Metastatic malignant melanoma is highly resistant to chemotherapy, and the average survival rate is under 1 year. The only FDAapproved conventional chemotherapy (i.e., dacarbazine) targets melanoma tumor cells by inducing a form of cell death referred to as apoptosis. However, dacarbazine exhibits a response rate of ~5%, and combination chemotherapies consisting of cisplatin, vinblastine, and dacarbazine often offer little clinical advantage over dacarbazine alone. Apoptosis is governed by the BCL-2 family of proteins, which is comprised of anti-apoptotic and pro-apoptotic members. To determine if the anti-apoptotic BCL-2 repertoire established the cell death threshold and chemoresistance in melanoma, a novel treatment strategy was designed to inhibit the anti-apoptotic BCL-2 members with ABT-737. Using various melanoma model systems, we determined the affects of ABT-737 on sensitivity to dacarbazine-based regimens. Strikingly, ABT-737 re-sensitized melanoma cell lines to common chemotherapeutics leading to marked BIM-mediated apoptosis. Cellular features of the ABT-737 combination treatments were loss of proliferation, mitochondrial fragmentation, nuclear condensation, phosphatidylserine exposure, and decreased clonogenic survival. We also observed significant anti-tumor activity in an in vivo melanoma model system. Our data indicate that ABT-737 may be a beneficial adjuvant therapy to improve melanoma response rates when conventional chemotherapy is the only option.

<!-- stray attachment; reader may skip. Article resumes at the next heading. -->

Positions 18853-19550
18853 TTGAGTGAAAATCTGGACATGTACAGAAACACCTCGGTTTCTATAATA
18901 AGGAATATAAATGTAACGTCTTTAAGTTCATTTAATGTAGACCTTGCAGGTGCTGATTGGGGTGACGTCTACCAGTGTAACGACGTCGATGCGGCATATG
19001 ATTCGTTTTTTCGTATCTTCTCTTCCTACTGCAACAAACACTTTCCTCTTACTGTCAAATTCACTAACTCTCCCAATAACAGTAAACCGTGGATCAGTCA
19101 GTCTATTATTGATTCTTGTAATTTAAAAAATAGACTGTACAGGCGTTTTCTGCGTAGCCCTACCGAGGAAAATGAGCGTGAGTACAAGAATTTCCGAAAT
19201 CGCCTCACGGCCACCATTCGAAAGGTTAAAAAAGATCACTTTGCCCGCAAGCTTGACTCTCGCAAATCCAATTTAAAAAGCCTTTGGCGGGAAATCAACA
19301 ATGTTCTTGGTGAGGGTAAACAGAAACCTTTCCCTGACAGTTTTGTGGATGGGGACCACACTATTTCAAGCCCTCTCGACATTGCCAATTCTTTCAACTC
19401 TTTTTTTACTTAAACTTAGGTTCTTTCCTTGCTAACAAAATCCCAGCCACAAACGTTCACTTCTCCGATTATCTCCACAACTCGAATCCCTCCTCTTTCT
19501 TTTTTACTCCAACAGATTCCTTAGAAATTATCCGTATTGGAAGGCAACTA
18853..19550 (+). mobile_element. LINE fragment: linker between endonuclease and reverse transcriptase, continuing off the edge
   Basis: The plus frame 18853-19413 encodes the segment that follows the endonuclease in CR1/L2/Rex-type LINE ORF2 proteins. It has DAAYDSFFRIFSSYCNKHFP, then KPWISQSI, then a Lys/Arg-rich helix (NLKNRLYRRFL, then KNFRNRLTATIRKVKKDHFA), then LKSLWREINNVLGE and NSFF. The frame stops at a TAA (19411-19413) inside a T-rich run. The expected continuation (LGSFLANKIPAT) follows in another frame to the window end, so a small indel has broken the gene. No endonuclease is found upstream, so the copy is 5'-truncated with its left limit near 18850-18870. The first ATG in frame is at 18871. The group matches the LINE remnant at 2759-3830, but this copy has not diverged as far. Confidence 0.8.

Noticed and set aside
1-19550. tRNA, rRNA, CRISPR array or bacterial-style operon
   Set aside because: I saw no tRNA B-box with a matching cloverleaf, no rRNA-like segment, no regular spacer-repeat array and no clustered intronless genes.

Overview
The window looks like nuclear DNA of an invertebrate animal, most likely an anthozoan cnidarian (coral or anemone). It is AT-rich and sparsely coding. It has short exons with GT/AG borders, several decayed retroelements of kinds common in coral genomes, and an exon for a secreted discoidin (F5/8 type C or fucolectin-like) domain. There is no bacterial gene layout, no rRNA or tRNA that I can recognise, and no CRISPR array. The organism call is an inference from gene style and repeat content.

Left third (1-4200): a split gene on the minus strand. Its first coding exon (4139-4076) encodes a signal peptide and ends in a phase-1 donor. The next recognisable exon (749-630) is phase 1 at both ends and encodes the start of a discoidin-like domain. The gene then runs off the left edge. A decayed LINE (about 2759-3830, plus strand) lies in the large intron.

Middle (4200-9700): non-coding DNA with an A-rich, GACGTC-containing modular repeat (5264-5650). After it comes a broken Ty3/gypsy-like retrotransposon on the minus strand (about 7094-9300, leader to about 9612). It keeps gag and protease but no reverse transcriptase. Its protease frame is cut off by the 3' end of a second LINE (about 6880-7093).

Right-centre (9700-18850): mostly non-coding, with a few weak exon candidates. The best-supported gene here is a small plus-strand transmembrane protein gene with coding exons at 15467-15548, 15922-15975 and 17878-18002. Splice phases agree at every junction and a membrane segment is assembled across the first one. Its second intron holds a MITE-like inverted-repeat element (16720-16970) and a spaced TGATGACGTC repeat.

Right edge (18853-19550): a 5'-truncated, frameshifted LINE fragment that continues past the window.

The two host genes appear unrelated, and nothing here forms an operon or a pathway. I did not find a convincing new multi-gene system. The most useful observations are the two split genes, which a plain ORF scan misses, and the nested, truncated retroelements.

- BCL-2 family